SEIA has released some early findings of its survey to solar companies after the Commerce Dept. decided to investigate allegations of tariff circumvention by solar panel manufacturers. Since the investigation decision just one week ago, 75% of survey respondents (200 companies) have said that solar panel deliveries have been canceled or delayed.
More than 90% of companies polled said that the DOC’s actions are having a severe or devastating impact on their bottom line. All market segments — residential, commercial, community solar and utility-scale solar — overwhelmingly reported devastating or severe impacts from the investigation.
“This investigation is based on a meritless trade case that is hammering the solar industry in real-time and diminishing our efforts as a country to tackle climate change,” said Abigail Ross Hopper, SEIA’s president and CEO. “We urge the administration to expedite this investigation and end this unnecessary roadblock to our clean energy future.”
Commerce initiated country-wide circumvention inquiries last week to determine if solar cells and modules exported from Cambodia, Malaysia, Thailand or Vietnam that use Chinese components are circumventing antidumping and countervailing duty (AD/CVD) orders on solar cells from China, which have been in affect since 2012. California solar panel assembler Auxin Solar petitioned Commerce to look into the potential circumvention.
SEIA said that all domestic manufacturers that responded to the survey said this case will have a devastating or severe effect on their ability to operate. Domestic panel manufacturers still need to import solar cells, which are likely to have Chinese polysilicon. Two-thirds of the companies surveyed reported that half of their workforce was at risk and one-third of companies said their entire workforce was at risk.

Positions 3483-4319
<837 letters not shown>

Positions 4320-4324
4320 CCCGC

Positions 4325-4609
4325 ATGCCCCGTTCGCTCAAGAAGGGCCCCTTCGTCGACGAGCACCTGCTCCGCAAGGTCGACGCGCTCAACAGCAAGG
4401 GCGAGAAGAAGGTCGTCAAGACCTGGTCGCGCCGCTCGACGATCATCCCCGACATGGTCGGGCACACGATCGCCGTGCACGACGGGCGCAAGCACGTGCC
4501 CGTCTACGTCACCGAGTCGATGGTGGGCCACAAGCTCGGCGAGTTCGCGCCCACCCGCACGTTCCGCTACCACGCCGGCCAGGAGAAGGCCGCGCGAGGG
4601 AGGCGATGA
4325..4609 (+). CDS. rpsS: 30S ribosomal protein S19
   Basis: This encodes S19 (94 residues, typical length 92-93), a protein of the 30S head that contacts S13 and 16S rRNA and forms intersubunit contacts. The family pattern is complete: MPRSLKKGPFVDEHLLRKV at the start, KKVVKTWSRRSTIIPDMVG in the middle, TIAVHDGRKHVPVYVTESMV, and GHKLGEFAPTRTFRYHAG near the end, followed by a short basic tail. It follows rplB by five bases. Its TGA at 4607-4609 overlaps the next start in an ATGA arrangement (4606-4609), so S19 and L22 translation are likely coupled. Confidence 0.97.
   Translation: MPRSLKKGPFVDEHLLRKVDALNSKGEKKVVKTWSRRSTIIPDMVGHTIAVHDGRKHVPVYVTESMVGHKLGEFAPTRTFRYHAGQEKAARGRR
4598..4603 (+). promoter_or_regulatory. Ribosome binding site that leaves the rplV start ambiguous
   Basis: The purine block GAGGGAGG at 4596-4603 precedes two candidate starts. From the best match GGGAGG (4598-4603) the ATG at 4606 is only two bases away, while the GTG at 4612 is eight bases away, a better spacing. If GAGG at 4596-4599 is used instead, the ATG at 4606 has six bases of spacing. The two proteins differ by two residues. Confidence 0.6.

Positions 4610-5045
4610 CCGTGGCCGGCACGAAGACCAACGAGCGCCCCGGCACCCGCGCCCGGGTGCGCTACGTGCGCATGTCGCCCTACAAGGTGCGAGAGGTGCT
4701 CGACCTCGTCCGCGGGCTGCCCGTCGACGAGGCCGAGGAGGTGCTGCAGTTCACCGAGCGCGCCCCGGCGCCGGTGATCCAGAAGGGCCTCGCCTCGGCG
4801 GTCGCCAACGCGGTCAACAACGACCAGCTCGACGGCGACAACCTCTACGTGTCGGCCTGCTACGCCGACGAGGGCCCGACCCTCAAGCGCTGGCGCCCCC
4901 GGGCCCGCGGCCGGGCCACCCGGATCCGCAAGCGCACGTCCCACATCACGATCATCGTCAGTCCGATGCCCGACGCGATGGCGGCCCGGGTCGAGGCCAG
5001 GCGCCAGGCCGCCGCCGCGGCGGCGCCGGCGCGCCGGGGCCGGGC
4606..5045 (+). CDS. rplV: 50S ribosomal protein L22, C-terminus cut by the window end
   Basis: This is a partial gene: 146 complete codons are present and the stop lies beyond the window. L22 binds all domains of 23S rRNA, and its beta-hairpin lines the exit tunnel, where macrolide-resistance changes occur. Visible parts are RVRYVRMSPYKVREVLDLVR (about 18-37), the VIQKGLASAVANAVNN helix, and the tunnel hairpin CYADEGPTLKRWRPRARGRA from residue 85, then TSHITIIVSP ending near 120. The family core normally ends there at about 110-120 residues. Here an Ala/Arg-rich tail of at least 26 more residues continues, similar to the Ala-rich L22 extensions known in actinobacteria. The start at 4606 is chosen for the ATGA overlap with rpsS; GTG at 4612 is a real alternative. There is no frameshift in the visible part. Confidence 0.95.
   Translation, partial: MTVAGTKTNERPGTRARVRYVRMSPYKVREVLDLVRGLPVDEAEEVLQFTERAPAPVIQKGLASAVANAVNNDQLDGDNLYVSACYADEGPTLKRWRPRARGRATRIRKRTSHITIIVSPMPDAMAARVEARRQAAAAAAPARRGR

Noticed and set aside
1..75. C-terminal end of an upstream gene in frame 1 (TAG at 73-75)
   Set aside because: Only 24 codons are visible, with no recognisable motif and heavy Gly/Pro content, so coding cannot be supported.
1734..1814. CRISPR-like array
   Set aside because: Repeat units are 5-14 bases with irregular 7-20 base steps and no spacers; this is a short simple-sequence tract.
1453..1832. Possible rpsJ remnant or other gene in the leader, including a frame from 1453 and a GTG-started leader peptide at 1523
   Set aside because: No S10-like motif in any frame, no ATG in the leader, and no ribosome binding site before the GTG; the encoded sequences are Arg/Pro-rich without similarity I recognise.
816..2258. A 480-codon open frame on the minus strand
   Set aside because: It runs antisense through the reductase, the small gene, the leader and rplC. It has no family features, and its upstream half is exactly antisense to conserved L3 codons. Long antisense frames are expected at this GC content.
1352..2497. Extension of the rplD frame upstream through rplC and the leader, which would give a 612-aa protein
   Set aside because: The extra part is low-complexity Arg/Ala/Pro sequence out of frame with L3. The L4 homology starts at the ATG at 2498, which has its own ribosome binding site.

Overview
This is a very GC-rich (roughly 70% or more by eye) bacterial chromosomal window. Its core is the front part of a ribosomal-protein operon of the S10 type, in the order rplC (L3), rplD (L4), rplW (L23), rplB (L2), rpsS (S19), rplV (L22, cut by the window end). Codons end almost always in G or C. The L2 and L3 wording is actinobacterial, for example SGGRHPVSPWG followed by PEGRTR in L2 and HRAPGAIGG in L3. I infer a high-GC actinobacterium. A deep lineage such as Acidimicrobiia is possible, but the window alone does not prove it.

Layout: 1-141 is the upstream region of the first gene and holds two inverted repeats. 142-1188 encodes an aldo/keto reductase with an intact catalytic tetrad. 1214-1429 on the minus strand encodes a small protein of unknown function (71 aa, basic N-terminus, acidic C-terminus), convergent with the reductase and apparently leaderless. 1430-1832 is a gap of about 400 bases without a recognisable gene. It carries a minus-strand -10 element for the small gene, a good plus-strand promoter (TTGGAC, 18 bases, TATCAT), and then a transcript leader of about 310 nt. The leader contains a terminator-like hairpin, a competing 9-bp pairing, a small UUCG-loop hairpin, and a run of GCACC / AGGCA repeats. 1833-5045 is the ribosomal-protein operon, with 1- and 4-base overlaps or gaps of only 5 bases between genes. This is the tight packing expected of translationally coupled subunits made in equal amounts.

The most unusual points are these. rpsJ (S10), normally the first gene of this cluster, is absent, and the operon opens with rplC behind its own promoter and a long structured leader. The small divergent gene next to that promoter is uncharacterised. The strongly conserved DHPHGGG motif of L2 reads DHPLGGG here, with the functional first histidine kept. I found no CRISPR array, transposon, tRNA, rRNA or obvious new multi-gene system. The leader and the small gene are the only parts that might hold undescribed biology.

The results of this SEIA survey come as the industry experiences unprecedented supply chain challenges and price increases. In 2021, solar equipment costs increased by 18% and the threat of previous trade actions caused project delays and cancelations, according to a report released by SEIA and Wood Mackenzie.
A subsequent report by Wood Mackenzie found that the circumvention petitions could eliminate 16 GW of panels from the U.S supply chain, which is two-thirds of all the panels the United States installed in 2021. SEIA estimates that as a result of this petition, the solar industry will lose 70,000 out of its 231,000 jobs.
“We’ve said that tariffs are not the right way to incentivize manufacturing, and that it is going to take time and policy commitment to move manufacturing into the United States at the scale that’s needed,” Hopper said. “The countries named in the petition have been reliable trading partners, and we need their products, in the near term at least, while we fight to establish a sustained and powerful manufacturing presence here in America.”
Commerce sent out questionnaires to solar panel companies working in the four Southeast Asian companies asking for more information on any Chinese wafers, silane, silver paste, solar glass, aluminum frames, junction boxes, EVA sheets and backsheets used in exported cells and modules. The companies have until April 21 to provide data.